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In november 2017 in Brussels, the kick-off meeting of COST Action LEGEND (LEukaemia GENe Discovery by data sharing, mining and collaboration) was held. On behalf of the Princess Máxima Center, Dr Esmé Waanders leads this project involving child psychologists, geneticists and other scientists from several countries in Europe and abroad. The project was an initiative of the International BFM Genetic Variation task force (I-BFM GV-Task Force) and will last four years. The results of the Action will have significance for all children in Europe and abroad. It contributes significantly to the mission of the Princess Máxima Center: healing every child with cancer, with optimal quality of life.

Acute lymphocytic leukemia and lymphoma in childhood account for about 30% of all types of childhood cancer. Unfortunately, the causes of these types of childhood cancer are still largely unknown. In order to learn as much of these patients as possible, international cooperation between leukemia and lymphoma experts is crucial.

Underlying genetic causes
The main research question in this Action is: How often do children with leukemia and lymphoma have an underlying genetic aptitude or sensitivity to develop leukemia? In other words, how often is it actually a hereditary form of the disease and what then is causing it? The purpose of this COST Action is to combine all international efforts in this area and to establish close cooperation between the participating groups in order to study the necessary patient numbers and enable exchange in genetics, cell biology and statistics. The Action will bring together facilities, expertise and rare patient cohorts that increase the common ability to identify low/medium risk genetic variants and to identify rare high risk variants. The Action provides crucial support for new collaborative research that will directly affect clinical management, monitoring and support of patients/families and counseling for reproductive planning.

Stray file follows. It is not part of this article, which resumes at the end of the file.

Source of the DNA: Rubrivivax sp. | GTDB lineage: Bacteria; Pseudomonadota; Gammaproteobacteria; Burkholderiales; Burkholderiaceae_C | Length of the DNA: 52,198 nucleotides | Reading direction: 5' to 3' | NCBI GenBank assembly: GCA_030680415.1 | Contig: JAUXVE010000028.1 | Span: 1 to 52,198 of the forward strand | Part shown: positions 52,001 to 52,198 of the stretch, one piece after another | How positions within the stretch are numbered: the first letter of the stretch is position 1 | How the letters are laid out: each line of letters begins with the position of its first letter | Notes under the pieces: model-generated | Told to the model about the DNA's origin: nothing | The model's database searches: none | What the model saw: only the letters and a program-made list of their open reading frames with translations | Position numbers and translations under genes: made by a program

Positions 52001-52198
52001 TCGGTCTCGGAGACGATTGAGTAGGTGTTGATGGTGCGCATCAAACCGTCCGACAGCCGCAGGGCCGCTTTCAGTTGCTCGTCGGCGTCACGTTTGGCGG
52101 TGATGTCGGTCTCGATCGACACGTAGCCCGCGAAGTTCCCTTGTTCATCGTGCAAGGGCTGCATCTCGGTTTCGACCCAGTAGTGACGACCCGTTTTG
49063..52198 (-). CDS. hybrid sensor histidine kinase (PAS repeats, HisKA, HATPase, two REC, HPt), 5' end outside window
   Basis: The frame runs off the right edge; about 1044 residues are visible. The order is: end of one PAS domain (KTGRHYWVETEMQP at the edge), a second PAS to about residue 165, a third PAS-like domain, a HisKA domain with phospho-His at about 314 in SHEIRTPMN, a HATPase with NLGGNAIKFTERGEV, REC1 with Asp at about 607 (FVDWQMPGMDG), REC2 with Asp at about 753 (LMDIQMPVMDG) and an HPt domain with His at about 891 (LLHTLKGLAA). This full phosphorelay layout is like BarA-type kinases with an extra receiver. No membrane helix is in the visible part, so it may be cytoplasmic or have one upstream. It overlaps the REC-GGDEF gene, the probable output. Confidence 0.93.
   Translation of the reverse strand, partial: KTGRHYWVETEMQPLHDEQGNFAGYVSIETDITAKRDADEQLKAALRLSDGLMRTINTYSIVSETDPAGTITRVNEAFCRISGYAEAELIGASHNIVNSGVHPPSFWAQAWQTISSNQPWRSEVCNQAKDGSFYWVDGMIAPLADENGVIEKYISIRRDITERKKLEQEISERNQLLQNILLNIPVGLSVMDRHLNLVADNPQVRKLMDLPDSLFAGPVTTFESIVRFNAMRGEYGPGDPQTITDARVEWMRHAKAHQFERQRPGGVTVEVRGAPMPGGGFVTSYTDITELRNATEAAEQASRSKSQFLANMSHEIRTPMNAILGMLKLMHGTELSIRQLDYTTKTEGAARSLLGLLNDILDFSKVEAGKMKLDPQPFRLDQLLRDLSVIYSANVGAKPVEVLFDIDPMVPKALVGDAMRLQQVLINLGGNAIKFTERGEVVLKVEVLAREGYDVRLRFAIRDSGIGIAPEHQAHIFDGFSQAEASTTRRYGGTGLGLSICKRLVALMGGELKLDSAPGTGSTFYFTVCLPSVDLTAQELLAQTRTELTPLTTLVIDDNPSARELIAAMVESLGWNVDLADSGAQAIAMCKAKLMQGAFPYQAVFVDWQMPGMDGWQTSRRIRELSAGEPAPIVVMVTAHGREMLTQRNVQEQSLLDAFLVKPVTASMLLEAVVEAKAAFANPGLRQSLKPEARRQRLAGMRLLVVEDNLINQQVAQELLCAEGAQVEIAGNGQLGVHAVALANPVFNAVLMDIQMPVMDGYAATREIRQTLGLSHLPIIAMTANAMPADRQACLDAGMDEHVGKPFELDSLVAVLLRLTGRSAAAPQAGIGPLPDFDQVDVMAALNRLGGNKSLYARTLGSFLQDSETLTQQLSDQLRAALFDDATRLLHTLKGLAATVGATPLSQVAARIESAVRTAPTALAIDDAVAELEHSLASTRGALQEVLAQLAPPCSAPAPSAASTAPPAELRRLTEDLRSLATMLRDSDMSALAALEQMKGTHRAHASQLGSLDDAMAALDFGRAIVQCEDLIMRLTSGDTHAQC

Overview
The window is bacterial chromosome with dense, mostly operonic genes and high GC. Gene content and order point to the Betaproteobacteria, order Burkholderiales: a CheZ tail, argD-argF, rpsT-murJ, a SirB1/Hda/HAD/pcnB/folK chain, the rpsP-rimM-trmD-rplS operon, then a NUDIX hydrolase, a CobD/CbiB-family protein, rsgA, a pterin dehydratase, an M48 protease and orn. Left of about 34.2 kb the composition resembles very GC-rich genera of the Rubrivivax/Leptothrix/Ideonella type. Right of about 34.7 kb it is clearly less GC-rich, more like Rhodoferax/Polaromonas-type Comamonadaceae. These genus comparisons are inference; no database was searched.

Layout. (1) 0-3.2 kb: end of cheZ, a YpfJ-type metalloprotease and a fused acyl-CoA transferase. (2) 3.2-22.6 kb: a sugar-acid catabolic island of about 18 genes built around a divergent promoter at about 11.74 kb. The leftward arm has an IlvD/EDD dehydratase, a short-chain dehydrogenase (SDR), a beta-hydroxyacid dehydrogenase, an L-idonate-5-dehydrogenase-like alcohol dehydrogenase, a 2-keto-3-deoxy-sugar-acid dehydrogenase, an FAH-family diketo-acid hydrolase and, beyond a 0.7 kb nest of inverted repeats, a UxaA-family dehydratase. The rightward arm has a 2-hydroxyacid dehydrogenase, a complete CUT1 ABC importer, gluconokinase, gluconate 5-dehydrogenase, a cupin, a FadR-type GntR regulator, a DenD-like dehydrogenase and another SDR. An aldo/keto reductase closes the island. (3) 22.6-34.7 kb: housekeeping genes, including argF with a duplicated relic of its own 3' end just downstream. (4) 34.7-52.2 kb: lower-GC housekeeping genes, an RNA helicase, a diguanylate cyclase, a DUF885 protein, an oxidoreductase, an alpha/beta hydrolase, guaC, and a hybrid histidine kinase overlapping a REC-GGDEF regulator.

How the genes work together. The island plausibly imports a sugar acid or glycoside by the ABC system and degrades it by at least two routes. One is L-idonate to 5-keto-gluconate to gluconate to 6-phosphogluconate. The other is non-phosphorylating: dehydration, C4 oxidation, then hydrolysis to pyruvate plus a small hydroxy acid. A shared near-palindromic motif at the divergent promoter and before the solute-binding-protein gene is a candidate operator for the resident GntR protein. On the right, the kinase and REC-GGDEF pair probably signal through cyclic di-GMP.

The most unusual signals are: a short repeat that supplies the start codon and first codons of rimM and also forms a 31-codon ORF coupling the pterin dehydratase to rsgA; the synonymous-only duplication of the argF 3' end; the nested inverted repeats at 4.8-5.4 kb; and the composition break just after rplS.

Rare cases
The Action focuses on rare cases of syndrome-associated or familial leukemia and lymphoma. ‘Only as a group we can learn more about this in a meaningful way,’ says Esmé Waanders. ‘Some participating countries have a large number of patients, but no optimal research infrastructure, while other countries are well-equipped, but have few patients. The network brings together these extremes, creating a productive research environment. In addition, the combination of expertise and technology from multiple research disciplines will result in a comprehensive approach to our research questions.’

Three stages
Each working group in the Action will follow three phases: discovery, implication and application. During the discovery phase, the Action will focus on finding new variants related to the development of leukemia/lymphoma or to adverse effects of their treatment. In the implication phase, the Action will study the function of new and known variants in oncogenic pathways and their effect on phenotype and disease progression. In the application phase, the Action studies improvements in clinical diagnosis, treatment and screening regimes, as well as psychosocial aspects.

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